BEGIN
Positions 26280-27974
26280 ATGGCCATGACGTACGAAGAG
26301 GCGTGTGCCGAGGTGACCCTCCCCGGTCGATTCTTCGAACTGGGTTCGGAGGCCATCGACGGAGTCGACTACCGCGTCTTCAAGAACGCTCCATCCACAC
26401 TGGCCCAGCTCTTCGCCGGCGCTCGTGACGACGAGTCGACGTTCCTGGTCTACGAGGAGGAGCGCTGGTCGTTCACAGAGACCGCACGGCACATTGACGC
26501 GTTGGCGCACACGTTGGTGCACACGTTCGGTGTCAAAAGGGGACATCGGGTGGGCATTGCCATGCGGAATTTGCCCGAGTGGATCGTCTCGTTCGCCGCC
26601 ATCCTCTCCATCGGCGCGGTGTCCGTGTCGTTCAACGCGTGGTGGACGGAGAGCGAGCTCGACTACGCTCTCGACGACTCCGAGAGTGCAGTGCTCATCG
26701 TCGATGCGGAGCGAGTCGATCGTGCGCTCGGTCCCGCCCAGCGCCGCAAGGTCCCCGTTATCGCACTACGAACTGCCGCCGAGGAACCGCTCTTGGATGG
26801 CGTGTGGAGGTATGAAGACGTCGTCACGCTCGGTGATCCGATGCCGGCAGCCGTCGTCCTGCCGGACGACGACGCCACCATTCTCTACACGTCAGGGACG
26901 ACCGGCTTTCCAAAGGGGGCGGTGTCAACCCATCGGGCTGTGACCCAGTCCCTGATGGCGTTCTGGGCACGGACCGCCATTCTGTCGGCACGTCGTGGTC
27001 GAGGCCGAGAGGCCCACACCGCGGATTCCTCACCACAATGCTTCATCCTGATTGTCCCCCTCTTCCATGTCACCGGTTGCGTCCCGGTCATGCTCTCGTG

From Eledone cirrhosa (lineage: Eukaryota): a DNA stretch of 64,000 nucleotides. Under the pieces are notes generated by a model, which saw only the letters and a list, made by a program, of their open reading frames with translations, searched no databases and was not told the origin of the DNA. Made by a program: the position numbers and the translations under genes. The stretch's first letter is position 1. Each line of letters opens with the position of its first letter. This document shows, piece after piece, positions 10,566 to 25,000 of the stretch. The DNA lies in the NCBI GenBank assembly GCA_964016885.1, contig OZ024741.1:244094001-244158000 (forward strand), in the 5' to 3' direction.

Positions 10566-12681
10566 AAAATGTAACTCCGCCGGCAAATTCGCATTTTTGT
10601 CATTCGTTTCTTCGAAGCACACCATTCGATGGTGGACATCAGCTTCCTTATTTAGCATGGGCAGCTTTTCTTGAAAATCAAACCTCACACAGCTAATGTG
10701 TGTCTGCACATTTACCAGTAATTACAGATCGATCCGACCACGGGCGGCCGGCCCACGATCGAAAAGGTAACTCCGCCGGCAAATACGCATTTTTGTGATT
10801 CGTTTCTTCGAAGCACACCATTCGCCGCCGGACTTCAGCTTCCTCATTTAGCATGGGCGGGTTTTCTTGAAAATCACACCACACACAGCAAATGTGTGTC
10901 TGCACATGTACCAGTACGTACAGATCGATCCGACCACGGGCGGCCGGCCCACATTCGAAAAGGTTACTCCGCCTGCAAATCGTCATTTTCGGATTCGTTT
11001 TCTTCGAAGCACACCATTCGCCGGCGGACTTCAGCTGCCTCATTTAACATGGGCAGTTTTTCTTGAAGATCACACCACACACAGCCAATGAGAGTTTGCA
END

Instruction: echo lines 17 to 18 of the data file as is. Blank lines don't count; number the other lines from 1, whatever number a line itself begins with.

10901 TGCACATGTACCAGTACGTACAGATCGATCCGACCACGGGCGGCCGGCCCACATTCGAAAAGGTTACTCCGCCTGCAAATCGTCATTTTCGGATTCGTTT
11001 TCTTCGAAGCACACCATTCGCCGGCGGACTTCAGCTGCCTCATTTAACATGGGCAGTTTTTCTTGAAGATCACACCACACACAGCCAATGAGAGTTTGCA